Review of Moon Over Manifest by Clare Vanderpool

Format: Paperback
Genres: Mystery, History, World War One,
Pages: 368
Publisher: Yearling
Release Date: 27/12/2011
Find The Author: Website
 

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Abilene Tucker feels abandoned. Her father has put her on a train, sending her off to live with an old friend for the summer while he works a railroad job. Armed only with a few possessions and her list of universals, Abilene jumps off the train in Manifest, Kansas, aiming to learn about the boy her father once was.
Having heard stories about Manifest, Abilene is disappointed to find that it’s just a dried-up, worn-out old town. But her disappointment quickly turns to excitement when she discovers a hidden cigar box full of mementos, including some old letters that mention a spy known as the Rattler. These mysterious letters send Abilene and her new friends, Lettie and Ruthanne, on an honest-to-goodness spy hunt, even though they are warned to “Leave Well Enough Alone.”


Abilene throws all caution aside when she heads down the mysterious Path to Perdition to pay a debt to the reclusive Miss Sadie, a diviner who only tells stories from the past. It seems that Manifest’s history is full of colorful and shadowy characters—and long-held secrets. The more Abilene hears, the more determined she is to learn just what role her father played in that history. And as Manifest’s secrets are laid bare one by one, Abilene begins to weave her own story into the fabric of the town.

Powerful in its simplicity and rich in historical detail, Clare Vanderpool’s debut is a gripping story of loss and redemption.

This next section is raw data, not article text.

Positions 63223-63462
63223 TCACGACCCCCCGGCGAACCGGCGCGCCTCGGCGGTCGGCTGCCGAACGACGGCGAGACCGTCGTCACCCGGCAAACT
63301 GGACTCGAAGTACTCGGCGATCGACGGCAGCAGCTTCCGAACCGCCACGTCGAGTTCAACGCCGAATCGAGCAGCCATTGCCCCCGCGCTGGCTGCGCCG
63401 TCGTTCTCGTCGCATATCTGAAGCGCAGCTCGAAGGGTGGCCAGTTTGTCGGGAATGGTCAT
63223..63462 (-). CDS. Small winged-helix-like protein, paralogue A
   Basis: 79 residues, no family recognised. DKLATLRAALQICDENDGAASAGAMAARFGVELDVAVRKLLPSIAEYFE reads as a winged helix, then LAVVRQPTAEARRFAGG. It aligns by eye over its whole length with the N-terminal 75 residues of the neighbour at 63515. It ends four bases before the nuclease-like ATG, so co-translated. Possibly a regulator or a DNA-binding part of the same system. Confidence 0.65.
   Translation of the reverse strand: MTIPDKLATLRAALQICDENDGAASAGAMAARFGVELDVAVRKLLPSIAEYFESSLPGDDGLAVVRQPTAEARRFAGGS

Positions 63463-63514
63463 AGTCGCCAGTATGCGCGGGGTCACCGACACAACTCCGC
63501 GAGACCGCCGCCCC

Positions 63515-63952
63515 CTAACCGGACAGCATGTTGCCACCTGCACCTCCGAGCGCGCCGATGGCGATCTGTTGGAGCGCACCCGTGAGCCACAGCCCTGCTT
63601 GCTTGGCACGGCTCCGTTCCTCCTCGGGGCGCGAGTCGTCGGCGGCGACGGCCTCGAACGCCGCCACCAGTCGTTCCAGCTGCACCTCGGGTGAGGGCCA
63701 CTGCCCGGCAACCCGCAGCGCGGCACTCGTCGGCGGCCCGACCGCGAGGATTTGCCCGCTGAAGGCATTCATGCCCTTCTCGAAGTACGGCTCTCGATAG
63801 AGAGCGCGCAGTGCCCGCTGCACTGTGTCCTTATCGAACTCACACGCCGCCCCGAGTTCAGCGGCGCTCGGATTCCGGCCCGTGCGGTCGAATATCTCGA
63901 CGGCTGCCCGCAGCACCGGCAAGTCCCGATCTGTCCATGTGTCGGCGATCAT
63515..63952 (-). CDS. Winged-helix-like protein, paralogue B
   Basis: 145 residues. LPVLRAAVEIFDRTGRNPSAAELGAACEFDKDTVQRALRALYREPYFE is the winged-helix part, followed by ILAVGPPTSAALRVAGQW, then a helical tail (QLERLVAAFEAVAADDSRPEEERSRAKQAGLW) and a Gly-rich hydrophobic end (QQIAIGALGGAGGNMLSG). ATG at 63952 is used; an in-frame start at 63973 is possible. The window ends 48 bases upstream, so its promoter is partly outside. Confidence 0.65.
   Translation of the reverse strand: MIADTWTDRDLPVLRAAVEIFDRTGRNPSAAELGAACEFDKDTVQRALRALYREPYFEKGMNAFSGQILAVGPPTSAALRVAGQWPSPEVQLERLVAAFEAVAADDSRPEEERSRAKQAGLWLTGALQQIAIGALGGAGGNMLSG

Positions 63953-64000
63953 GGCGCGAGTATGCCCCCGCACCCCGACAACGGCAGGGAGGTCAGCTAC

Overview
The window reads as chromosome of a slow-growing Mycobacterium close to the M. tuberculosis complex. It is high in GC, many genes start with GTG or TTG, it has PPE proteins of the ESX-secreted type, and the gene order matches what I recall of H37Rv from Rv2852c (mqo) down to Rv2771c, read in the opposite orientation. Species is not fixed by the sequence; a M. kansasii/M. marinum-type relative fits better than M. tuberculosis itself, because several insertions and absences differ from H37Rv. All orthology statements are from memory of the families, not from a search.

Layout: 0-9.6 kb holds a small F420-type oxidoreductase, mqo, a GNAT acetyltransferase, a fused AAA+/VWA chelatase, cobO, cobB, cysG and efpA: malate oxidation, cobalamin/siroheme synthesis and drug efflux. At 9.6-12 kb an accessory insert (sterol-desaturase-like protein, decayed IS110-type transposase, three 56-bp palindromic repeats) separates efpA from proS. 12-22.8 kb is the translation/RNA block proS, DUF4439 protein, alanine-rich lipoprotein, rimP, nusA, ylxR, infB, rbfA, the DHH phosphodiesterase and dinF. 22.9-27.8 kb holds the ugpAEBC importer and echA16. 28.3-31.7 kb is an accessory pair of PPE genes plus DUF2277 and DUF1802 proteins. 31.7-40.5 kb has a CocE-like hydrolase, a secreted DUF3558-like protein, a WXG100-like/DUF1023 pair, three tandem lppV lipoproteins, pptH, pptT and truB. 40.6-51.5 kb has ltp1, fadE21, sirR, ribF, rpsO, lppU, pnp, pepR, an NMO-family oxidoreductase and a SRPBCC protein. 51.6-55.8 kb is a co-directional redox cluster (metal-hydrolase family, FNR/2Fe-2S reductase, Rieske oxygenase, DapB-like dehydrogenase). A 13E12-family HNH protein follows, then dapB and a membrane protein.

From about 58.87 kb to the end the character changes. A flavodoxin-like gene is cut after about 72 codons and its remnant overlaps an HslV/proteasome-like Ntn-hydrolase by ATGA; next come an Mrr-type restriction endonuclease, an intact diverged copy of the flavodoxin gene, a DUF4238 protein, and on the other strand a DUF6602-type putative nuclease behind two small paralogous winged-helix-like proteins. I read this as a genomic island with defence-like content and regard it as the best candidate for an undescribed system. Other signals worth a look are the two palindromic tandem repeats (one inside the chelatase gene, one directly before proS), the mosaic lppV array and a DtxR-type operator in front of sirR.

This is a strange book for me, because parts of this story could be the story of my ancestors. My ancestors came from Kaunas, to England in the late 1800's and from there some of them then moved to America, but I don't know what happened to them after that. So I felt like I could have been reading a story about my ancestors lives.

Moon Over Mnaifest is an interesting story of the early 1900's, jumping from 1936 to 1917 when the First World War was raging. We do hear of the First War a lot and see it's aftermath in the 1936 town, but the Second War is not mentioned as it had only been going on for about a year at that time. Even in a small town in America, you could really see how the War had devastated it's residents and left permanent scars.


Our main character, Abilene, feels as much thrown into this strange town as we do and we learn about the town as she does. This really helped me connect with the main character and I had fun guessing who her father was in the tales of the 1917 town, despite it being pretty obvious. She's a curious kid, so I learnt a lot about the town from her exploring.

Everything in this book is wonderfully described, I really did feel that I was living in a small, dusty, 20th century town alongside Abilene. However, towards the middle I did find myself getting a little bored but the story picked back up for an amazing ending filled with plot twists I never guessed.

The town's characters are really what brings Manifest to life and I loved them all, from the mysterious Miss Sadie who lives apart from everyone else to the life of the town, Hattie May Harper. Her little articles always left a smile on my face and the very last one made me almost cry a little with happiness.


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